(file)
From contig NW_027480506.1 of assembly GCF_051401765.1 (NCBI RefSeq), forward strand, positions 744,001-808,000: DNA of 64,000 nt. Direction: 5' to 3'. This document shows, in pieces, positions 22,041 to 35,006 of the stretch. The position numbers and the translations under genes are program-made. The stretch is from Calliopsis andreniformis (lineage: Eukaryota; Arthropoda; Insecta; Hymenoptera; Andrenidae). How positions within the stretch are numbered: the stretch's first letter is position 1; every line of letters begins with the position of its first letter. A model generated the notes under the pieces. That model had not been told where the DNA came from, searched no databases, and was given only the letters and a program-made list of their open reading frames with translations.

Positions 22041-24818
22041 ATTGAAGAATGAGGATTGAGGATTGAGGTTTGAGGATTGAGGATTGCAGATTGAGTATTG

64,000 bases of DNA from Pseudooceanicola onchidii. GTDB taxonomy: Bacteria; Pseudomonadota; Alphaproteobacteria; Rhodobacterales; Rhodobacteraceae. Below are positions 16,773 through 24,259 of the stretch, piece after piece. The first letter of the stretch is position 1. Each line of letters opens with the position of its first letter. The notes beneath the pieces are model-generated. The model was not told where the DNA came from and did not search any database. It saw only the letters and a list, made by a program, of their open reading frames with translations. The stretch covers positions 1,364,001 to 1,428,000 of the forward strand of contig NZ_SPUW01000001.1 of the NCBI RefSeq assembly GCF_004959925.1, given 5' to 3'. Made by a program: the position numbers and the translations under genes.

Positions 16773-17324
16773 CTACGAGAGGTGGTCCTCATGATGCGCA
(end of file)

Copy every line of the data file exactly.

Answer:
From contig NW_027480506.1 of assembly GCF_051401765.1 (NCBI RefSeq), forward strand, positions 744,001-808,000: DNA of 64,000 nt. Direction: 5' to 3'. This document shows, in pieces, positions 22,041 to 35,006 of the stretch. The position numbers and the translations under genes are program-made. The stretch is from Calliopsis andreniformis (lineage: Eukaryota; Arthropoda; Insecta; Hymenoptera; Andrenidae). How positions within the stretch are numbered: the stretch's first letter is position 1; every line of letters begins with the position of its first letter. A model generated the notes under the pieces. That model had not been told where the DNA came from, searched no databases, and was given only the letters and a program-made list of their open reading frames with translations.

Positions 22041-24818
22041 ATTGAAGAATGAGGATTGAGGATTGAGGTTTGAGGATTGAGGATTGCAGATTGAGTATTG

64,000 bases of DNA from Pseudooceanicola onchidii. GTDB taxonomy: Bacteria; Pseudomonadota; Alphaproteobacteria; Rhodobacterales; Rhodobacteraceae. Below are positions 16,773 through 24,259 of the stretch, piece after piece. The first letter of the stretch is position 1. Each line of letters opens with the position of its first letter. The notes beneath the pieces are model-generated. The model was not told where the DNA came from and did not search any database. It saw only the letters and a list, made by a program, of their open reading frames with translations. The stretch covers positions 1,364,001 to 1,428,000 of the forward strand of contig NZ_SPUW01000001.1 of the NCBI RefSeq assembly GCF_004959925.1, given 5' to 3'. Made by a program: the position numbers and the translations under genes.

Positions 16773-17324
16773 CTACGAGAGGTGGTCCTCATGATGCGCA